How has the medical community reacted to this story and other stories that are similarly critical of the institution?
I don't know. I mean, most of the feedback I get is pretty good. I do try hard to be fair about things, and I always fact-check beforehand so no one in my stories is too surprised by the content. I know Robert Spitzer -- the man who's created more mental diseases than any other living person on the face of the planet -- didn't like the fact that in the intro to his story his office was described as shabby, which is true, shabby wasn't the right word, but other than that I haven't gotten too much grief.
This story is presented in a much more narrative format than we usually hear in standard news stories on public radio. Can you talk about the differences in the two approaches?
Yeah, I'm trying to take the narrative techniques that I learned from Ira [Glass] as a producer at This American Life and use them in a hard-news context. That's the idea. Sometimes it works, sometimes it doesn't. TAL stories differ from NPR stories in a variety of ways. The three big ones are:
1. Position of the Narrator
At TAL, we were told to try to write from the inside. Which basically means you don't hold yourself apart as the narrator of a story. You're not trying to be a cold, authoritative presence . . . the first objective is to try to present the subject of your story in a way that allows the listener to understand the inner emotional reality of that person. NPR is a news organization, so what they're going for is very different. They're trying to inform and provide balance. I like both approaches, they're just different.
2. Writing Style
At NPR you're supposed to write in short declarative sentences. TAL is more informal and conversational. Also, you can write in really long, poetical-type sentences. I don't, but I've seen it done.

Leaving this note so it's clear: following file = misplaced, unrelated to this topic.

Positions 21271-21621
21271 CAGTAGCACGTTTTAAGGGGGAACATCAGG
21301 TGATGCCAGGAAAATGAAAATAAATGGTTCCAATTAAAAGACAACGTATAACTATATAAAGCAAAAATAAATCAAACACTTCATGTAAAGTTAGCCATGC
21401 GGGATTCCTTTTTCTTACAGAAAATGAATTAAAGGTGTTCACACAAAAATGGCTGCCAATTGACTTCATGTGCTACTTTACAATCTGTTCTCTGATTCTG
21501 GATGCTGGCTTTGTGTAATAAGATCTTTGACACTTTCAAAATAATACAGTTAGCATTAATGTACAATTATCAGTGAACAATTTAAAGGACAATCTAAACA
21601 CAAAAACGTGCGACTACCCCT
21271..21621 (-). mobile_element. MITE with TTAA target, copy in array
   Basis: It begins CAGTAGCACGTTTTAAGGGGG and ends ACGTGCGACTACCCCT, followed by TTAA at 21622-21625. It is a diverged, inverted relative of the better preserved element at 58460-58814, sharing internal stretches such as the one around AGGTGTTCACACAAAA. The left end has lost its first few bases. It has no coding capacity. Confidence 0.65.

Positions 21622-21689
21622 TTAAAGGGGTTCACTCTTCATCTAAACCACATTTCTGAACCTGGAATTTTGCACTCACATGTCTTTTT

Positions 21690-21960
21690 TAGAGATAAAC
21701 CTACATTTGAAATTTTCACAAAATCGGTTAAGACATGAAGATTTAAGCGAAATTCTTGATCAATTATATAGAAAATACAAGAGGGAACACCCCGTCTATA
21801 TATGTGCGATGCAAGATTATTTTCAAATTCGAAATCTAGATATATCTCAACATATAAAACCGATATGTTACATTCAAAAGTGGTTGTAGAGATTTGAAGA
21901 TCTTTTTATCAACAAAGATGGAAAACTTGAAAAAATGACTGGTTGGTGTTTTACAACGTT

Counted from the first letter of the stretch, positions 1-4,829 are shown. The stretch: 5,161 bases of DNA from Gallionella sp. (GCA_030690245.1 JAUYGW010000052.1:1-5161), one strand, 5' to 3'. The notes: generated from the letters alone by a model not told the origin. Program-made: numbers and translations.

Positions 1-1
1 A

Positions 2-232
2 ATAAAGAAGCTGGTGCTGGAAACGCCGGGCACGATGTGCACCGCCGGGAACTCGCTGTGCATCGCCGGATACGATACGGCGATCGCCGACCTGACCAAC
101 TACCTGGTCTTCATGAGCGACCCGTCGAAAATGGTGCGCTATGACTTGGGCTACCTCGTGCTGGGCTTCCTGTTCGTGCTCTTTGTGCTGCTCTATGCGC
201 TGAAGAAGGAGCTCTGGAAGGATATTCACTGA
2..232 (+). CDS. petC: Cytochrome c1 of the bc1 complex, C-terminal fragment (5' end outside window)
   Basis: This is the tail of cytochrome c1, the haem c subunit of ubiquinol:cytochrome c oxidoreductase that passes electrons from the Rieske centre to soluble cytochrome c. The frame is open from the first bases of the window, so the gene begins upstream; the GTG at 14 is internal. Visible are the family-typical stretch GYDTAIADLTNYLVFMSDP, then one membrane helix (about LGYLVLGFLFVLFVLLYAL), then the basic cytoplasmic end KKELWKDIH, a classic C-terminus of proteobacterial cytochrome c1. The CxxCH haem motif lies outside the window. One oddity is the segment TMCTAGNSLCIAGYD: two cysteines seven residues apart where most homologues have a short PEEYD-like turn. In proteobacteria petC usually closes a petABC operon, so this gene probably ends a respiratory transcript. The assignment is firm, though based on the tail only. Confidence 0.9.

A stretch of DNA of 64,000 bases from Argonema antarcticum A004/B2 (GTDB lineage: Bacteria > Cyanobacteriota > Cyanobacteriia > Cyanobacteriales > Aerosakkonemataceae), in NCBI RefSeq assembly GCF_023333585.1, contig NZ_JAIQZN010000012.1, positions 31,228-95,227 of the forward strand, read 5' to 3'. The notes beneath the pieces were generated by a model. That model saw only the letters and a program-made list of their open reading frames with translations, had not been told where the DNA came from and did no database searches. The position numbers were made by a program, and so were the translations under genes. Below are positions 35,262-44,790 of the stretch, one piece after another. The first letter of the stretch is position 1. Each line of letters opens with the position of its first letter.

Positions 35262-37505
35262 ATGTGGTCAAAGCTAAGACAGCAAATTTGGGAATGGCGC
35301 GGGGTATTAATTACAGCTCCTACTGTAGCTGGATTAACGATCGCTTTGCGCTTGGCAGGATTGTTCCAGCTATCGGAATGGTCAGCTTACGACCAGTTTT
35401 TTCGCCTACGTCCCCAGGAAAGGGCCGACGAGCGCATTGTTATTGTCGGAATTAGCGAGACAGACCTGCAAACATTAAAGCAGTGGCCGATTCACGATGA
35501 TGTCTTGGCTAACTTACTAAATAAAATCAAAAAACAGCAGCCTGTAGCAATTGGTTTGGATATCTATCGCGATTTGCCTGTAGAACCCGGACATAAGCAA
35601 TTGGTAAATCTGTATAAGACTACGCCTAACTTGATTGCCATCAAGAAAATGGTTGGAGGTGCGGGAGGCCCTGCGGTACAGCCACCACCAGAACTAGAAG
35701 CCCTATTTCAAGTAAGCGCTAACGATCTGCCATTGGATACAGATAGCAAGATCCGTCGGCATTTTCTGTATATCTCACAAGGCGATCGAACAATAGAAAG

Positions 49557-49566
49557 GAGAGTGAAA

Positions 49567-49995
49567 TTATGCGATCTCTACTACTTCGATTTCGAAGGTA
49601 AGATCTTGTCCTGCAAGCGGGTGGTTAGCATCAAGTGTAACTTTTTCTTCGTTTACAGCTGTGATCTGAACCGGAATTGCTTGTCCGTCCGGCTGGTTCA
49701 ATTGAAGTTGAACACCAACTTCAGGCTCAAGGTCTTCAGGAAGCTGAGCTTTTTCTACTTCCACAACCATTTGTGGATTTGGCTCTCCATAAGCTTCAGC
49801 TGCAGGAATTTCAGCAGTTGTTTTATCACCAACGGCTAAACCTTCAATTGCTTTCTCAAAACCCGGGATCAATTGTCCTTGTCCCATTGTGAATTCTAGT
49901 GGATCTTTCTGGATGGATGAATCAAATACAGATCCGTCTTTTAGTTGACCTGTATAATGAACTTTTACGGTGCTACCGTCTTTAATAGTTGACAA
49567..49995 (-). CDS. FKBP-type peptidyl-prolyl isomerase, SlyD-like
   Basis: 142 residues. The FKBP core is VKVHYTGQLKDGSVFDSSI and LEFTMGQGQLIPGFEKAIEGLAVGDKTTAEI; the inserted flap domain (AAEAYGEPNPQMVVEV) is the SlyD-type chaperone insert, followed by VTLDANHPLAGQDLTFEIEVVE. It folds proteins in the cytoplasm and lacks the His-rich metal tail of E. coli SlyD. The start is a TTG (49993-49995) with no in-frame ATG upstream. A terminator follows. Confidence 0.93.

3. Narrative Structure
TAL has a very particular narrative structure; the arc is similar to the arc that you would find in a feature film. There's a problem or issue, a series of actions, a decisive crisis or test, and then a resolution. At NPR it's a different structure. It's a hard-news structure that definitely doesn't include that particular arc. I don't really know how to describe the arc, and I'm not sure that I'm all that good at it yet.
Do you think you're pioneering a new form of news story?
Not really. I think that most of the people at NPR wouldn't really think that I'm doing news. News people tend to be pretty strict about what's considered news and what's not considered news. I'm basically doing feature reporting on a news network. But hopefully one day . . . one day. I have a really great editor here, Anne Gudenkauf, who completely and totally rocks, and she's bringing me along. So we'll see.
What challenges have you encountered in switching from producing features to producing current affairs programming?
The main thing, I think, is time. The longest story on NPR is 12-and-a-half minutes. At TAL, it would take me three minutes just to say my name. I guess the natural pace of my storytelling just takes longer. In any case, I'm used to having the time to let a story unfurl. Now I'm trying to work on a much smaller canvas. It's hard. When I came here, I wanted to give people the same feeling that my hour-long stories TAL gave them, but I'm not sure I've been able to do that yet.
What are you working on now? Plans for future projects?
Actually, right now I'm working on a really cool story about killing: the psychological impact --on otherwise healthy men -- of killing. There are surprisingly few scientific studies on this subject, given that war is a relatively regular feature of human affairs, but I found this one really interesting guy who's walking me through it. I've also interviewed a bunch of people about what's it's like to kill someone, and the various emotional stages of people involved. I'm doing the story because of the war in Iraq. We've been talking about killing in the abstract for so long, I thought it would be good to get a little deeper. In the future, I want to do a series on the mental health of soldiers returning from the war in the Gulf, and all things mental health/war related. But I need to get money. I'm working on that now.